Writer Of The Week: Hester Jimpson

writer of the week

Debut writer Hester Jimpson is our Writer Of The Week.

Her touching remembrance poem, “A Name On A Stone Is Not All That You Are”, appears in our November 7 issue.

What inspired you to write “A Name On A Stone Is Not All That You Are”?

I was inspired to write it to commemorate the passing of my great-granddad.

As a family we had decided to have a small graveside gathering, and I felt a reading would be appropriate.

I wanted it to be personal and unique, so set about composing my own poem.

When did you first start writing poetry? What makes writing so enjoyable to you? 

I’ve always enjoyed writing poetry, and have done so, on and off, since childhood.

I recently discovered that my late grandfather also enjoyed writing poetry, and this has given me a lovely connection to him as, unfortunately, I never got to meet him.

Which writers do you most admire, and why?

There are many writers whose work I admire and enjoy.

It varies depending on my mood at the time.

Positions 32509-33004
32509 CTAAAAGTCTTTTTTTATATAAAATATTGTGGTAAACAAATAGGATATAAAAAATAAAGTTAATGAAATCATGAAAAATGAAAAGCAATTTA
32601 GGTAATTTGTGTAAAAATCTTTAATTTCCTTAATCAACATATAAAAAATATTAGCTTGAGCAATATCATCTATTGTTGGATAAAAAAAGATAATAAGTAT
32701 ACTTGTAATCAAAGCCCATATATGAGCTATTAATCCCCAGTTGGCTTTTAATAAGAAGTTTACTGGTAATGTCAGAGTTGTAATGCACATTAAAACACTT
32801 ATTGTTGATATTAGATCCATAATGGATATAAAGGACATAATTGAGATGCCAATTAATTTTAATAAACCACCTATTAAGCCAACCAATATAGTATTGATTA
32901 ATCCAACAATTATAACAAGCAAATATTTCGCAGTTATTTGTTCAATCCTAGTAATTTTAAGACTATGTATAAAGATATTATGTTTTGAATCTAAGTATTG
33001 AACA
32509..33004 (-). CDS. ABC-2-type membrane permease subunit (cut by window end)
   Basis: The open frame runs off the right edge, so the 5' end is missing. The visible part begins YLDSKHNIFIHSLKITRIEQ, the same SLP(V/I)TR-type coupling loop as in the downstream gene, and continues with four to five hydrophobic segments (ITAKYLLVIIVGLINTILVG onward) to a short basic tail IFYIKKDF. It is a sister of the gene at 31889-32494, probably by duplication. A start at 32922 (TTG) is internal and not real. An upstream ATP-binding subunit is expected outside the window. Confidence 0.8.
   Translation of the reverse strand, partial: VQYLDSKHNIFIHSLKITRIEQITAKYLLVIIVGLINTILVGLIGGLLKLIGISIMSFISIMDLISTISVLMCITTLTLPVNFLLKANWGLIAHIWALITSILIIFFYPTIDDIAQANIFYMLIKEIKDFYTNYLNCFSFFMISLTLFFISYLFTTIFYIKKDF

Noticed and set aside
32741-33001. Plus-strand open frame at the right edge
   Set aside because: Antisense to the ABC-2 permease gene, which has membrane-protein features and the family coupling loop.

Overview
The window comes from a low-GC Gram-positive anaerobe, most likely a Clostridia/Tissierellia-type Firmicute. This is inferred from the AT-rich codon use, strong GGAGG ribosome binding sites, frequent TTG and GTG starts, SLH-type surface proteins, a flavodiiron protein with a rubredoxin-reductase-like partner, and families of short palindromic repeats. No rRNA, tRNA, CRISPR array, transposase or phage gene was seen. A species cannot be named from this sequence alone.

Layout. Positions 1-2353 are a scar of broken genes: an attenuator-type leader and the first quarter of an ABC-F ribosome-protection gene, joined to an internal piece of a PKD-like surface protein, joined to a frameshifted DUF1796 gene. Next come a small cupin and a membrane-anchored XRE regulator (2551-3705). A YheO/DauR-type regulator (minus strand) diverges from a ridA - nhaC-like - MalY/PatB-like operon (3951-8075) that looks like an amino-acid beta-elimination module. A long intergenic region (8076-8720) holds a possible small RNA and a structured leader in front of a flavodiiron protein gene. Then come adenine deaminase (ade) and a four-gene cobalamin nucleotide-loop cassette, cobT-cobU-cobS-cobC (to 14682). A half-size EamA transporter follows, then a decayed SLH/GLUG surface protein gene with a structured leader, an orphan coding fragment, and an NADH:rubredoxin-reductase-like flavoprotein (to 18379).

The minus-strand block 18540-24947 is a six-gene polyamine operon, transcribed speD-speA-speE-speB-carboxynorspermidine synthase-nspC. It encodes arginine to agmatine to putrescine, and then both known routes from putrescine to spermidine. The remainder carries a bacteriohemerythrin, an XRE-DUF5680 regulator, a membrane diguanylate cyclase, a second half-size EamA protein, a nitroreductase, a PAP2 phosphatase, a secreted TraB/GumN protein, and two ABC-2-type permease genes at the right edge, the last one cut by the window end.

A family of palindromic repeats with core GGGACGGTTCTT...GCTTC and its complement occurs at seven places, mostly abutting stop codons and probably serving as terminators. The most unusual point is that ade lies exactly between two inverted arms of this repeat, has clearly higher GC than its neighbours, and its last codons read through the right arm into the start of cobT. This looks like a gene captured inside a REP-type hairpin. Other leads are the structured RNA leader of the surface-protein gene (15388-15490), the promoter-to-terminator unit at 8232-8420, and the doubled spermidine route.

What are your writing goals and ambitions? Has lockdown helped or hindered them? 

I’m currently developing a business which involves turning people’s thoughts into verse for speeches, family celebrations and the like.

I’d also love to extend my writing into short stories.

Lockdown has definitely helped, as it’s given me the time to write more.

Notebook and pencil or laptop? Kitchen table or study? Blank wall or inspiring view? 

Definitely notebook and pencil, sunny conservatory and a pretty view (along with lots of coffee & biscuits)!

P.S., What’s your one top tip for an aspiring Writer Of The Week? 

Don’t force the words to come.

They’ll pop into your head when they’re ready, and you should always jot them down as soon as they do!

For more from our Writer Of The Week series, click the tag below.

Abigail Phillips

Abbie is the newest member of the fiction team at the "Friend." She loves how varied the role is - every day is different and there is always a new story to read. She is keen to work closely with established writers and discover new writers, too.